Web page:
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A patrol dog and its handler form an MWD team. Military working dog teams working with MP teams provide the commander with additional MP assets. MWD teams can help identify, intercept, and defeat saboteurs and terrorists. MWD teams can also enhance the ability of MP units to detect the presence of enemy recon elements and enemy incursions.

MWDs can be used as a security-in-depth measure. Or they can be used as an economy-of-force measure. Dogs can detect someone nearby much sooner than humans. And dogs can detect an enemy presence despite concealing vegetation or terrain. MWDs are useful as early warning sensors. They extend an MP's ability beyond the limits of human sight and hearing.

Dogs can enhance MP response forces when they augment MP elements. Teams with dogs aid in the early detection of hostile forces, allowing rapid tactical response. MWD teams can increase a response force's ability to find and capture the enemy by operating downwind in a blocking force. Or they can operate in the lead position during response force sweeps.

Dogs are a valuable adjunct for MP when they are used for guarding. MWD teams offer a real and a psychological deterrent against escape attempts. At access control points or dismount points, dogs can guard persons during ID checks. And MWD teams can help secure EPWs--

  • At collecting points.
  • In holding areas.
  • During movement.
  • During work details outside the fence at internment locations And, should an escape occur, the dogs can help track and capture the escaped EPW.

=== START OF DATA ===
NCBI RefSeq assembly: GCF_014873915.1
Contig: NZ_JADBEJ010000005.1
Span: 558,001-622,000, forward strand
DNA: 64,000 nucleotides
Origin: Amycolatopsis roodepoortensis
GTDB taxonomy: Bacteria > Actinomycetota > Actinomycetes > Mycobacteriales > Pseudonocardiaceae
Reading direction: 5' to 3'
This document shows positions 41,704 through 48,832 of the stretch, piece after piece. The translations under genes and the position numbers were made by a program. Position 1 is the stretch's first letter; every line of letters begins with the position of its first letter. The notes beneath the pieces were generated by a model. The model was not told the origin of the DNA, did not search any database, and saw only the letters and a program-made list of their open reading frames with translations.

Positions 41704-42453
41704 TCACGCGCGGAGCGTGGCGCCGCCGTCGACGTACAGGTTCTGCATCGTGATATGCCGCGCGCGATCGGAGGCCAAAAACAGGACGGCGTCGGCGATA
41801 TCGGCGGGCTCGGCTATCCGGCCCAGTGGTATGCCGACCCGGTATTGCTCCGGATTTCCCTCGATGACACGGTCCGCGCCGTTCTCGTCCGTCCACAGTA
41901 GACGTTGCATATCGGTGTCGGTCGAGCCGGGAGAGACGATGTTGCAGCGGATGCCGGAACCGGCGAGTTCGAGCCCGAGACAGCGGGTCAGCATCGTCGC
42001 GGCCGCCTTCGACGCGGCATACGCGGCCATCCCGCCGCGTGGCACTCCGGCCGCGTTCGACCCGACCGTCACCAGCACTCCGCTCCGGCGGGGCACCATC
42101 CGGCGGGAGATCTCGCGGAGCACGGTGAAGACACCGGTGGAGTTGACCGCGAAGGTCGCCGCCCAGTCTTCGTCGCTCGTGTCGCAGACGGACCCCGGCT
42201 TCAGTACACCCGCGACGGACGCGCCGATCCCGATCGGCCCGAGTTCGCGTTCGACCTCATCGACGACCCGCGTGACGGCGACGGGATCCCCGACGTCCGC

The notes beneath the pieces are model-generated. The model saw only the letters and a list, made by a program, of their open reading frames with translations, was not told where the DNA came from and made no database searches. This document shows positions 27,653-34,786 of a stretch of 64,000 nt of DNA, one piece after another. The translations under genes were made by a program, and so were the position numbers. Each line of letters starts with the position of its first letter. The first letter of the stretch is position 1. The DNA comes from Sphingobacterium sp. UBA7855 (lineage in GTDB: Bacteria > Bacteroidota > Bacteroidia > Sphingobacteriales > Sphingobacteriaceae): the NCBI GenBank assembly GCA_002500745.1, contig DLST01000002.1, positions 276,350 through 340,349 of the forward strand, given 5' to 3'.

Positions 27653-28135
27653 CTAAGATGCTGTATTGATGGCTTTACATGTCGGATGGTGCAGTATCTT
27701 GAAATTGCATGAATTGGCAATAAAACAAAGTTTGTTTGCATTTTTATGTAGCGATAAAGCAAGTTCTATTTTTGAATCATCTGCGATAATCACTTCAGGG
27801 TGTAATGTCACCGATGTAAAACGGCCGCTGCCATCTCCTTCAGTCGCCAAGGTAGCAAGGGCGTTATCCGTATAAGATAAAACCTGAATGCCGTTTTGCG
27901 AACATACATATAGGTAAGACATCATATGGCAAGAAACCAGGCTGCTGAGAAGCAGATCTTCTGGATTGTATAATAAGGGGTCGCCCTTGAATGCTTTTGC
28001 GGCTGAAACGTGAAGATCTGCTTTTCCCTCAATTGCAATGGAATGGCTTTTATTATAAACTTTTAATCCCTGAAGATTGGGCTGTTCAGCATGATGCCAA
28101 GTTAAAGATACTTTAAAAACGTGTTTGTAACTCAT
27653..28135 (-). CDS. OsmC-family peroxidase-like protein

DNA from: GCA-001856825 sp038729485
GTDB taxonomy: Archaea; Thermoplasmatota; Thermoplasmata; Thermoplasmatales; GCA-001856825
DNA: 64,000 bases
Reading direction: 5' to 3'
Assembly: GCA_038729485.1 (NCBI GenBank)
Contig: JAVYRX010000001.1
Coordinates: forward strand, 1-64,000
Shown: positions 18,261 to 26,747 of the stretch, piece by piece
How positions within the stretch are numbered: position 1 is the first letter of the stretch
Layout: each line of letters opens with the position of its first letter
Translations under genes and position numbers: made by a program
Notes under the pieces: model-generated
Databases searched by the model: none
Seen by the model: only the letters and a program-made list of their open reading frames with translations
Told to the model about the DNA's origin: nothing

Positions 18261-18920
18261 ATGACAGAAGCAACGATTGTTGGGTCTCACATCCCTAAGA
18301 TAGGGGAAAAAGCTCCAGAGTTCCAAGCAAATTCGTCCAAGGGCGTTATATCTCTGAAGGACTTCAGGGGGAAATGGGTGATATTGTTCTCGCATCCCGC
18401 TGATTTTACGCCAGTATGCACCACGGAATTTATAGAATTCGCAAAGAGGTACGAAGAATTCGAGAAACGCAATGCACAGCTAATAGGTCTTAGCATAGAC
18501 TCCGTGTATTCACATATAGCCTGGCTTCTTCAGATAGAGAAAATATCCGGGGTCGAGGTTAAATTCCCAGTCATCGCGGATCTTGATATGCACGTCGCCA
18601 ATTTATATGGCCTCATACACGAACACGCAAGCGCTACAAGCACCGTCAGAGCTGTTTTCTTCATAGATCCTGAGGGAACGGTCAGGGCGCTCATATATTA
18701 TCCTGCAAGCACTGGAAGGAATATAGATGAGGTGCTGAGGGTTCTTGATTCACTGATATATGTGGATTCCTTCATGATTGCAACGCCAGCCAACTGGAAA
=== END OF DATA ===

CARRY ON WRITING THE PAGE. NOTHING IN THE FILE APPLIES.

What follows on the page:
When MWD teams are employed, they take part in all phases of the unit's mission. The handler recommends ways to use the MWD team. He considers, in addition to METT-T and the commander's concept, the--

  • Length of tactical employment (8 to 12 hours, depending on climate and environment).
  • Location and size of area to be covered.
  • Condition and type of terrain.
  • Prevailing wind directions.

A dog works best when placed to take advantage of odors carried on the wind. When there is little or no wind, a dog can detect intruders up to 200 meters away using its senses of smell, hearing, and sight. In unfavorable wind conditions, a dog can still detect by sound and sight. But a dog's capabilities are reduced by--

  • Noise.
  • Movement.
  • Smoke.
  • Dust.
  • Dense undergrowth.
  • Heavily wooded areas.
  • Jungle growth.

POL can damage paws and the dog's sense of smell. Work near POL points must be infrequent and brief. NBC agents also limit the use of dogs because there are no protective devices for dogs.

Whenever possible, a MWD team rehearses with team or patrol members so everyone can get used to working with the dog. Team members also must know what to do if a handler is seriously wounded or killed. A dog that has worked closely with a team and has developed a tolerance for one or more of the members will usually allow one of them to return it to the kennel. However, a dog may not allow anyone near its handler. In this case other handlers may have to be called on for help.